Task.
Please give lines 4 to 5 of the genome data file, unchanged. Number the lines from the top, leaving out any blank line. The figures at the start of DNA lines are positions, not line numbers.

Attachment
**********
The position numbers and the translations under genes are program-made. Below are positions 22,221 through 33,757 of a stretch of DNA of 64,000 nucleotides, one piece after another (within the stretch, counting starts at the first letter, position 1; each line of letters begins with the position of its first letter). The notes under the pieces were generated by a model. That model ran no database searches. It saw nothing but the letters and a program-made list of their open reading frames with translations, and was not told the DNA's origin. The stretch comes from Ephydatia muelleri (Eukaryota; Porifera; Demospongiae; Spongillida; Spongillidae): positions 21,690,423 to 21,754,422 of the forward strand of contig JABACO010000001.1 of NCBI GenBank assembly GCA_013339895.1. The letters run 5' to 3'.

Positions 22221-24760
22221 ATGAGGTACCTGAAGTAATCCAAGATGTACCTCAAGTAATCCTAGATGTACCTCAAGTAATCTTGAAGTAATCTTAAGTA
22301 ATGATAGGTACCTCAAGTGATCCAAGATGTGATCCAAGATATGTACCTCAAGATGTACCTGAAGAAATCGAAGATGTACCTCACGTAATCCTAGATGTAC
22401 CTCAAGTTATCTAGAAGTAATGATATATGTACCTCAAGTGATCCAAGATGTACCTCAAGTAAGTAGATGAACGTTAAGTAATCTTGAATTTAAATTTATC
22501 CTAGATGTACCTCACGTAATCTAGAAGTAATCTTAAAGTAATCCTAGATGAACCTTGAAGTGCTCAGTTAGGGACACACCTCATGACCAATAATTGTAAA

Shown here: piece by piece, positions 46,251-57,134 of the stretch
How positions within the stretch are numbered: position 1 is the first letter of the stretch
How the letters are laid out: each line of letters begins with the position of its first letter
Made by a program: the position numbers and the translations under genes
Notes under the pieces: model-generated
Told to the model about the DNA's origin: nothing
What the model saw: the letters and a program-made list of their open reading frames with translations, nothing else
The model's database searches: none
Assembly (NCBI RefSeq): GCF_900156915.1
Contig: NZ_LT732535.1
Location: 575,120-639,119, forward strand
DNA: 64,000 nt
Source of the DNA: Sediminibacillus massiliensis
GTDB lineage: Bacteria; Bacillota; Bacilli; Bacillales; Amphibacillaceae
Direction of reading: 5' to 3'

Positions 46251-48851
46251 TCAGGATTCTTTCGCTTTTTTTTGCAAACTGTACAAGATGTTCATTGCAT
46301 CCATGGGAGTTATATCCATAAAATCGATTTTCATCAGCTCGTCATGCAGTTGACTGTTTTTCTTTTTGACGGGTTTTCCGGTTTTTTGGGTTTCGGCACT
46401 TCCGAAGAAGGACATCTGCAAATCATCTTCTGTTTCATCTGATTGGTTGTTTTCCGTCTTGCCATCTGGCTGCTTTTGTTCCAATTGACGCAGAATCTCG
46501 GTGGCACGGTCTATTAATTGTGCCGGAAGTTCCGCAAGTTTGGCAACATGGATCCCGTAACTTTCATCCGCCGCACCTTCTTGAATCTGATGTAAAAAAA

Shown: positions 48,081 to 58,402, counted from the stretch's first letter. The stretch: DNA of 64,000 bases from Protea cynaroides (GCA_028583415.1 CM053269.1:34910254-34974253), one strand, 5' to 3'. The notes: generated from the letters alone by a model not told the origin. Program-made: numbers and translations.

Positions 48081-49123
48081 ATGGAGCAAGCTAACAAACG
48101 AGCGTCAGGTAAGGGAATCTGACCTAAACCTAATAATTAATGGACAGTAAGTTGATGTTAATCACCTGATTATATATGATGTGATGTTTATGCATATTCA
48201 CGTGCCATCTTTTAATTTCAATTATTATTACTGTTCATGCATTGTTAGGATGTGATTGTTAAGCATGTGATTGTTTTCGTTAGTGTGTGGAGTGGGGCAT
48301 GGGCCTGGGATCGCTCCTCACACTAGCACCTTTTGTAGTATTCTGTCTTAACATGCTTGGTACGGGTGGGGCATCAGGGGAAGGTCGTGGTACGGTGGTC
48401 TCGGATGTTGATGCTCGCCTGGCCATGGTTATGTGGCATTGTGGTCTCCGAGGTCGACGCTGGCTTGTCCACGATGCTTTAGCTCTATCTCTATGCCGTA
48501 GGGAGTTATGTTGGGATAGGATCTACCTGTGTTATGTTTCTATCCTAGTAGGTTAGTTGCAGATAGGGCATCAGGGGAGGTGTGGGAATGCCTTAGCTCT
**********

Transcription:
22301 ATGATAGGTACCTCAAGTGATCCAAGATGTGATCCAAGATATGTACCTCAAGATGTACCTGAAGAAATCGAAGATGTACCTCACGTAATCCTAGATGTAC
22401 CTCAAGTTATCTAGAAGTAATGATATATGTACCTCAAGTGATCCAAGATGTACCTCAAGTAAGTAGATGAACGTTAAGTAATCTTGAATTTAAATTTATC